Spar wrote:
The picture of the four tanks with a single hole in each one of them certainly didn't come from cruise missiles,


"Single hole" sounds like shaped charge. Could be from a long range anti-tank missile or just an RPG round mounted onto a drone :scratchchin: .

bt

Or a malfunctioning warhead on a sufficently slim (cruise) missile.
 
User avatar
bikerthai
Posts: 2963
Joined: Wed Apr 28, 2010 1:45 pm

Re: What drones were used against Saudi Arabia?

Wed Sep 25, 2019 3:43 pm

4 of 4 malfunction? Any link to photos? How clean/large we're the hole?

bt
Intelligent seeks knowledge. Enlightened seeks wisdom.
 
Spar
Posts: 487
Joined: Mon Apr 01, 2019 7:37 pm

Re: What drones were used against Saudi Arabia?

Wed Sep 25, 2019 3:50 pm

bikerthai wrote:
"Single hole" sounds like shaped charge. Could be from a long range anti-tank missile or just an RPG round mounted onto a drone
The fact that they have convex shape makes it look like they are pressure vessels; but still, these are different kinds of "tanks". A shaped charge wouldn't likely be used to attack these kinds of tanks. I would expect an incendiary round would be the munition of choice.

mxaxai wrote:
Or a malfunctioning warhead on a sufficently slim (cruise) missile.
Four of them? Anorexic cruise missiles?
 
Planeflyer
Posts: 1428
Joined: Fri Mar 14, 2014 3:49 am

Re: What drones were used against Saudi Arabia?

Wed Sep 25, 2019 5:36 pm

Spar wrote:
WKTaylor wrote:
A few articles from relatively creditable news and Defense sources are now emerging on this subject..

Did U.S. Missile Defenses Fail During Saudi Oil Attack?
https://nationalinterest.org/blog/buzz/ ... tack-81171

How drone attacks reveal fixable flaws with American air defenses
https://thehill.com/opinion/national-se ... r-defenses

Attacks Expose Flaws in Saudi Arabia’s Expensive Military
https://www.msn.com/en-us/news/world/at ... li=BBnbcA1

For Saudi Arabia an Oil Field Attack was a Disaster. For Russia it's a Weapons Sales Pitch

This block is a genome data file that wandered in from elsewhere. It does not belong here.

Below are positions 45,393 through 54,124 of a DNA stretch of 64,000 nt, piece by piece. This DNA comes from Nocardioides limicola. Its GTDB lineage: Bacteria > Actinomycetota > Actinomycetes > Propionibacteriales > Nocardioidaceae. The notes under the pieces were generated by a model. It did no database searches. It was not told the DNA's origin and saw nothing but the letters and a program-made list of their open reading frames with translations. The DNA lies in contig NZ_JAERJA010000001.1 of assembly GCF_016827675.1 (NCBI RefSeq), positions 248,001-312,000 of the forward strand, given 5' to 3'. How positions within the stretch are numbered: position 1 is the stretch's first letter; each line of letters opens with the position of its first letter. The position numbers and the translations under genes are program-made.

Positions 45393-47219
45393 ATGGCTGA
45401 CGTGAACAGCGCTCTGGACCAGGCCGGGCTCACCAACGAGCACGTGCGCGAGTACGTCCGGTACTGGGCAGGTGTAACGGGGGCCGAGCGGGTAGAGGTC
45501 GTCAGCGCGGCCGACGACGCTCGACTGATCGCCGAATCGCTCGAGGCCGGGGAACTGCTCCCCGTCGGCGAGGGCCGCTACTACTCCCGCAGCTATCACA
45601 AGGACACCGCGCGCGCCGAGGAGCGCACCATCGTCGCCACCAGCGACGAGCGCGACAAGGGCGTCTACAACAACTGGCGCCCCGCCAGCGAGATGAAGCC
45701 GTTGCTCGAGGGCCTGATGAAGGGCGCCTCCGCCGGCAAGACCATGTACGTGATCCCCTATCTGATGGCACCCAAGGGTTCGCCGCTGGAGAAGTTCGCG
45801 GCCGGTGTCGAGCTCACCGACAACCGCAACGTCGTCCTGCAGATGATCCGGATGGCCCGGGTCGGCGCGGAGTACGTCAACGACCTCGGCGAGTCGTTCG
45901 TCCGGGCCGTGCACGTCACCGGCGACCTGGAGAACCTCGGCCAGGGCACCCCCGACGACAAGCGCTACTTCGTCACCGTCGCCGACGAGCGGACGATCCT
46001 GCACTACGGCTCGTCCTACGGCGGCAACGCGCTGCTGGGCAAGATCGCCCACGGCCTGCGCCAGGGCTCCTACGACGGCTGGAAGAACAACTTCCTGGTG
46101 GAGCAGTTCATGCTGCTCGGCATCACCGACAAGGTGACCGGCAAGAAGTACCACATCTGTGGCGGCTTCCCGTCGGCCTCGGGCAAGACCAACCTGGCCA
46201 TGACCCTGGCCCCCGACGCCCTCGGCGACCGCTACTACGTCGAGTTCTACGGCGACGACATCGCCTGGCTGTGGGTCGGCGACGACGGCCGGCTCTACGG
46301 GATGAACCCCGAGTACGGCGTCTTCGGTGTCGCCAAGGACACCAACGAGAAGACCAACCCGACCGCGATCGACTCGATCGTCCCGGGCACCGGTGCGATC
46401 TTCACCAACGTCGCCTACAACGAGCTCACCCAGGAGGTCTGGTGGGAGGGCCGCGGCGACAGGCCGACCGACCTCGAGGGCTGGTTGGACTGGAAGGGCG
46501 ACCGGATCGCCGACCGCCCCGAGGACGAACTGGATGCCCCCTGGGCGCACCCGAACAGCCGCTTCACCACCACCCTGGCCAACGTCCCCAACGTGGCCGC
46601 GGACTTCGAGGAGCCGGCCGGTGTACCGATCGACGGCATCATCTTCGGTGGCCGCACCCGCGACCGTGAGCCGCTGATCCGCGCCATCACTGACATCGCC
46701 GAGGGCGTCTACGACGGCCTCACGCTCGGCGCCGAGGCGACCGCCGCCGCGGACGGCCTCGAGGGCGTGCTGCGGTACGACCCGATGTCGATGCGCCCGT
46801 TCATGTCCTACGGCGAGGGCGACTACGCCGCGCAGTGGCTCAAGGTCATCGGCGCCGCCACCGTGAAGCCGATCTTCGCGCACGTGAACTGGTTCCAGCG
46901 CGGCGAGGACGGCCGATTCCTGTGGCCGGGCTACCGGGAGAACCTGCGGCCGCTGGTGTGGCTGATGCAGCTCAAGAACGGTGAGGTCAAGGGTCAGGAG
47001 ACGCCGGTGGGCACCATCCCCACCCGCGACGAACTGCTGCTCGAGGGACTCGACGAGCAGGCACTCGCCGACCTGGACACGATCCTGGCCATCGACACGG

https://www.washingtonpost.com/world/20 ... les-pitch/

Surprisingly, the article by The Hill was by far the most informative.
The "National Interest" piece was worthless; it said: "The Aramco sites are around 800 miles from the Saudi Arabia-Yemen border" when in fact the Khurais site is 502 miles from the closest point of the Yemeni border; you would think they could get that much right. But they were bending over backwards to pin blame on Iran of course. In fact, the Iranian Quds 1 has a range of over 800 miles so it's a moot point anyway.

The Hill said "The attack on Abqaiq was the work of 18 drones, according to Saudi Arabia, all of which struck their targets with surprising precision. The attack on Khurais employed seven cruise missiles" which makes very interesting reading. If we take that literally, that means that it was a coordinated attack from two different locations using two different types of vehicles: drones and cruise missiles. From what I've read, that makes sense. The picture of the four tanks with a single hole in each one of them certainly didn't come from cruise missiles, the placement of those holes looks to be too precision for GPS guided targeting. That looks more like the work of a helicopter firing a 20mm cannon: but it couldn't have been that - could it? Whatever it was, it looks like a failed mission, it looks as if those tanks were empty when they were hit and so failed to become engulfed in flame. Another possibility is photoshop of course.